Sportives are not everybody’s cup of tea, but they’re an almost now a weekly staple of the Cyclist’s Calendar. I’ve done some good ones over the years, and some not so good. The Wooler Wheel is certainly in the former bracket, it’s a lovely ride. And what’s more, on Saturday 13th May 2017, the roads were literally throbbing with Black and Yellow, as the NTR packed the rural roads of Northumberland once more. I’ve no idea how many actually ventured out, but it must have been 25 or more.

NTR Group Photo at the start with smiles of either optimism or fear

 

The Wooler Wheel has four options, 170k, 100k, 60k and a 30k Junior Sportive. Hugh Roberts and myself opted for the slightly brutal 100k, making a pact, signed in blood, to stick together until the bitter end. Our fellow travel mates, Graham Raftery and Greg Koefod also opted for the 100k, Graham we would never see again, and as for Greg, more on him later.

 

The above group rolled out at a fairly steady pace at just after 8am. Mr Raftery was away and gone over the top of the very first rise, and the rest of us hit the first climb, named “Start as you mean to go on” Never has a Strava segment been so aptly named. It may have only been 0.5k, but at 8%, it saw the fat lad dropped right from the off. The features that appeal on this ride are the quiet rural roads, breathtaking scenery, and excellent organisation. What doesn’t appeal so much, to me anyway, are the Hills. It’s absolutely relentless. You’re pretty much either climbing or descending right from the off. Not ideal for a big lad who likes the flat, and a good 10-15k to warm up. Jelly Babies were waiting for all at the top, a lovely touch, and a welcome sugar rush after a hard slog. The first “real” climb is Lyham Hill. Coming in at just over 2k long, at a gradient of 6% felt very real. It’s also one of those horrible climbs that actually gets steeper the nearer you get to the top. Hugh and me made it up without stopping, and hold the front page, we weren’t the slowest up either! Feed stations are vital to the average Sportive rider, and after a brief water stop and regroup with Peter H, Peter C and Mike, we pressed on. Coldstream was the first proper stop, where were treated to more Jelly Babies, Peanuts and some of the finest home-made flapjack I’ve ever tasted. Sadly these soft, fruity sweets, left Greg minus half a tooth. A story we would hear repeated once or twice throughout the day 😉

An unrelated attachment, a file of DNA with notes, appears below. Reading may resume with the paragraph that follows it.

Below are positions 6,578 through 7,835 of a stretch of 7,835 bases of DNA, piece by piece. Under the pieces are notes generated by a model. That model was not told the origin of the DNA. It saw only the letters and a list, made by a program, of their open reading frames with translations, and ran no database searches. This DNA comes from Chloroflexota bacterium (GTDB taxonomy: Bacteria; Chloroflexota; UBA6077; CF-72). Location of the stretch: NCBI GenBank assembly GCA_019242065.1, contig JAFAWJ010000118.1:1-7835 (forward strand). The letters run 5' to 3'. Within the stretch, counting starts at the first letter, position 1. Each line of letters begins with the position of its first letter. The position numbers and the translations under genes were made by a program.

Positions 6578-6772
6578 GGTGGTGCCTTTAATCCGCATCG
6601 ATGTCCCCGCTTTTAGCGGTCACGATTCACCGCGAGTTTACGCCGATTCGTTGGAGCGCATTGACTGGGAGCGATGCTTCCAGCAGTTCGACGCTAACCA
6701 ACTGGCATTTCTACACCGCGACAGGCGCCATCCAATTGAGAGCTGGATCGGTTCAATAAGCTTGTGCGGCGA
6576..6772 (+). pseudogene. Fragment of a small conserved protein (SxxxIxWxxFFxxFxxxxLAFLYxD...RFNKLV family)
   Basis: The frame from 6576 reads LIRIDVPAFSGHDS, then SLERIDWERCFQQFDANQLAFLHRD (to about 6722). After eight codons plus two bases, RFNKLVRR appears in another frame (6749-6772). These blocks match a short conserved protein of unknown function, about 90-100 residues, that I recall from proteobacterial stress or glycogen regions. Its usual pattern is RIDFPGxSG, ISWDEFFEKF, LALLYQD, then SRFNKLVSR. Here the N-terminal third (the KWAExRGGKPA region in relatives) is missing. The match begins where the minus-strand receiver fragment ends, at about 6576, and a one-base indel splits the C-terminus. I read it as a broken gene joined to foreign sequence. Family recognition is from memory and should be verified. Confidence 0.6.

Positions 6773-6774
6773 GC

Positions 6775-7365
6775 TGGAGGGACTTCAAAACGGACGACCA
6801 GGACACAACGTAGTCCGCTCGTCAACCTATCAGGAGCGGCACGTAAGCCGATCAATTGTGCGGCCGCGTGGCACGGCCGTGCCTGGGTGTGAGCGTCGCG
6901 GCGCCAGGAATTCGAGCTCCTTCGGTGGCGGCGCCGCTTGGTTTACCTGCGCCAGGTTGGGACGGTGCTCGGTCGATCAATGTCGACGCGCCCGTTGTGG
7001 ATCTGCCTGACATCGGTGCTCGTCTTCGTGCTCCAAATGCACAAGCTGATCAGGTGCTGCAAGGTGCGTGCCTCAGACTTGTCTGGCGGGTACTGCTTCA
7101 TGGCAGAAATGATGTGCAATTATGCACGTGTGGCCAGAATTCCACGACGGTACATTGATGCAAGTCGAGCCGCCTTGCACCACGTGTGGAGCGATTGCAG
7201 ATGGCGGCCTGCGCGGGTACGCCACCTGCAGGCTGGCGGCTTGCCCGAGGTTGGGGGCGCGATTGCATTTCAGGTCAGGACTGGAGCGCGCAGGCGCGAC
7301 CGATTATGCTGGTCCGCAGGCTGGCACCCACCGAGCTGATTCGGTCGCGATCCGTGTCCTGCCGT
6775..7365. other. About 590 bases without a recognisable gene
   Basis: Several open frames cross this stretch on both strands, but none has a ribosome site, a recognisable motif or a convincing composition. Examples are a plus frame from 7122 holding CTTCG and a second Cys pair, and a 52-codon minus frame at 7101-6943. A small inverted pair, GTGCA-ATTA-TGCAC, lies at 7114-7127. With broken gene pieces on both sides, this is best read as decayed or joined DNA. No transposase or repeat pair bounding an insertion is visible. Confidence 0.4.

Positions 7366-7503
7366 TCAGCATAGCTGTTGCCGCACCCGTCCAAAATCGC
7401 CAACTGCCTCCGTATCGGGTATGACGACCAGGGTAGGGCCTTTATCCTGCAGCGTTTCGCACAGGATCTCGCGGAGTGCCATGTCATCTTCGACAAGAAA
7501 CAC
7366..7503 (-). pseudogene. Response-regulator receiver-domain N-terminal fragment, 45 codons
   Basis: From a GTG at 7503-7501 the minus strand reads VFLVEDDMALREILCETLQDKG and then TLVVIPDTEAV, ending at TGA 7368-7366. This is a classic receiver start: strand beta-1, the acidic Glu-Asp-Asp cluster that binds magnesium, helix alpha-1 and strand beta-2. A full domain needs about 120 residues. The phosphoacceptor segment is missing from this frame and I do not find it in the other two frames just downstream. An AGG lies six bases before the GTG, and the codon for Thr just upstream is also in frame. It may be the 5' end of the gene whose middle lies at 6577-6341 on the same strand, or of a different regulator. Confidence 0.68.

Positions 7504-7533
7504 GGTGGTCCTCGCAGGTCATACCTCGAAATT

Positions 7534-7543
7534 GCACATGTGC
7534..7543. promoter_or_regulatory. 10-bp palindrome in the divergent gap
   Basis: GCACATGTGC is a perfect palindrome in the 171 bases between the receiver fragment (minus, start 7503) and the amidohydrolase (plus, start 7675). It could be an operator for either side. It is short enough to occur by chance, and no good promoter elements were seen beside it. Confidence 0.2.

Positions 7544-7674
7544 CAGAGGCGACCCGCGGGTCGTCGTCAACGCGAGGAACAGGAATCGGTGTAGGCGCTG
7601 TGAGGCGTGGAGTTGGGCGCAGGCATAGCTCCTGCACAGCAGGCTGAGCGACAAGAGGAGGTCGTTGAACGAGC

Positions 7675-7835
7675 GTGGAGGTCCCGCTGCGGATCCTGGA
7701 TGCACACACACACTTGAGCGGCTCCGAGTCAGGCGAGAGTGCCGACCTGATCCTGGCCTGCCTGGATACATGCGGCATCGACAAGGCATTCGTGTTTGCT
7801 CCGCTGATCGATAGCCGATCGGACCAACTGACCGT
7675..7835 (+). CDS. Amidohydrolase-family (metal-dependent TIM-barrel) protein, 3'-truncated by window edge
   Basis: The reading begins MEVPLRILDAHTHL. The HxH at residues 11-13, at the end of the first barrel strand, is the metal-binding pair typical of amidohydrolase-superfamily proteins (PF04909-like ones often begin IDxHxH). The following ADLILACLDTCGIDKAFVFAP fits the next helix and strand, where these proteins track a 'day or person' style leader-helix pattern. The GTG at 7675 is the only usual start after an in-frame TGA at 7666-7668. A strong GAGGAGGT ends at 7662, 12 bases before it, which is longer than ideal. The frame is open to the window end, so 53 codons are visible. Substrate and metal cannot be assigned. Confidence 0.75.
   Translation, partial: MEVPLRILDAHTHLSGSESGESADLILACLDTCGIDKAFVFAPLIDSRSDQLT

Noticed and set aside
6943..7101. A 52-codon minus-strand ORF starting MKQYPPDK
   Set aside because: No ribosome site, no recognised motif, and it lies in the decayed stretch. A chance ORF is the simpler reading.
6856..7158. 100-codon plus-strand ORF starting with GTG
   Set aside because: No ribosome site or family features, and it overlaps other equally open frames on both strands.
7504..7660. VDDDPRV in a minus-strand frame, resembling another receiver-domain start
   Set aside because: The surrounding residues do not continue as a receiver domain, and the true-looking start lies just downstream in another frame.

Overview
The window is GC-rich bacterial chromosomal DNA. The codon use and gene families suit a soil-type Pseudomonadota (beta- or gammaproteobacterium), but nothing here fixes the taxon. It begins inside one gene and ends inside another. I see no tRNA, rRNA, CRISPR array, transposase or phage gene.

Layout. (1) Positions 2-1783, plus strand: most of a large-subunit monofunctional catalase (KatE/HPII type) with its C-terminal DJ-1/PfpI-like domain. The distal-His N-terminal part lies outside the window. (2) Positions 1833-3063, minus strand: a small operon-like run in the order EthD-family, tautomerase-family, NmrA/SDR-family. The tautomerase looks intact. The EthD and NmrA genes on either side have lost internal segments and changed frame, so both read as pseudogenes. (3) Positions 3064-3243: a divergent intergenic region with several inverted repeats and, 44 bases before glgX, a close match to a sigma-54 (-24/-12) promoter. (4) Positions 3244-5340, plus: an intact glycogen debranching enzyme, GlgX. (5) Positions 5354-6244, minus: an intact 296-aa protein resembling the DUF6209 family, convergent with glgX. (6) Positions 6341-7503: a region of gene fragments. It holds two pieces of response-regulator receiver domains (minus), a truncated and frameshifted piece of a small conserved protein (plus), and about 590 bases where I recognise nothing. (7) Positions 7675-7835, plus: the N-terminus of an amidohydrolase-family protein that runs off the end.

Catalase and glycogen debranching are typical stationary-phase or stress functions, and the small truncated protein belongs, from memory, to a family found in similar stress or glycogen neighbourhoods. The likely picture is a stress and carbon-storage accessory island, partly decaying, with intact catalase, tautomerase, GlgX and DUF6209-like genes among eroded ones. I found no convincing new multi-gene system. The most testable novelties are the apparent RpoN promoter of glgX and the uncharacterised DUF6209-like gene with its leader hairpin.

This is what keeps the wheels turning at any good sportive, salt and sugar

 

Onwards towards Bonnie Scotland we rode, marvelling at the stunning scenery that only the Border Counties can provide.

Stunning Borders Scenery, in traditional Spring Time Weather

The search for flat roads continued, Greg having now joined Hugh and myself for the slog into Scotland. We found none. We did find some more of our erstwhile NTR colleagues out there though, meeting Carrie and Owen Brookes at a feed, and finding a rather fed up looking Phil Robinson suffering a badly shredded tyre. Patched up by the ride support, he proceeded to ride to the feed station with a Tyre lever sticking out of his helmet!

 

Cold and wet, we finally crossed the Border toward Kirk Yetholm. That bit was downhill, I quite enjoyed that. Especially after the stupidly steep, but wonderfully named “Pressenberg”

Grant Taylor about to enter Scotland. Scotland politely declined.

 

Below we have our Tuesday night leader Hugh Roberts, sporting a rather smart new Gilet also about to enter Scotland.

The Yetholm feed comes with only 30k to go, and although on paper, this is just about the length of one of our Tuesday night BAIT rides, this one wasn’t on paper. It was on roads, steep roads. After a gradual slog back over the border into England, we descended into a false sense of security to the foot of possibly the hardest part of the ride.

 

Firstly, Thornington Hill. Which was about 1.5k long, with some horribly steep sections. We had a couple of young lads cheering us on from their front garden, but sadly I was too fatigued to do more than smile. Another short descent followed, and a quick gel, before taking a look to my right, and almost throwing up.

The Invisible Touch stands poised, about to face the last big obstacle

 

The last real hill has a couple of very accurate names amongst it’s various Strava segment names, “The Bastard” and “The Last Twist of the Knife” are just two of them. The climb of Flodden Edge is a leg breaker. It’s like slightly shorter version of the Ryal’s, with a short, but leg snapping gradient of up to 20% at its steepest. I steadfastly stuck to my resolution not to neither stop, nor walk on any of the hills. By the top, my heart decided it no longer wanted a part of this madness, and seemed to be making an attempt to escape out of my chest.

 

From there on, it was finally downhill in the main. The only thing that ruined this was the headwind that made pedalling even when going downhill essential.

 

On arrival back in Wooler, those lovely ride organisers provided us with a Scotch Pie that was my personal highlight of the entire day, washed down with a strong coffee. In short, I’d recommend this ride to anybody wanting a challenging, but thoroughly enjoyable day out on the bike. It’s tough, pretty, well organised, run on very quiet roads, and the hospitality at the end is second to none. I only wish I’d taken a photo of that pie to share with you.

 

Flodden Edge, revolting in every way.

 

 

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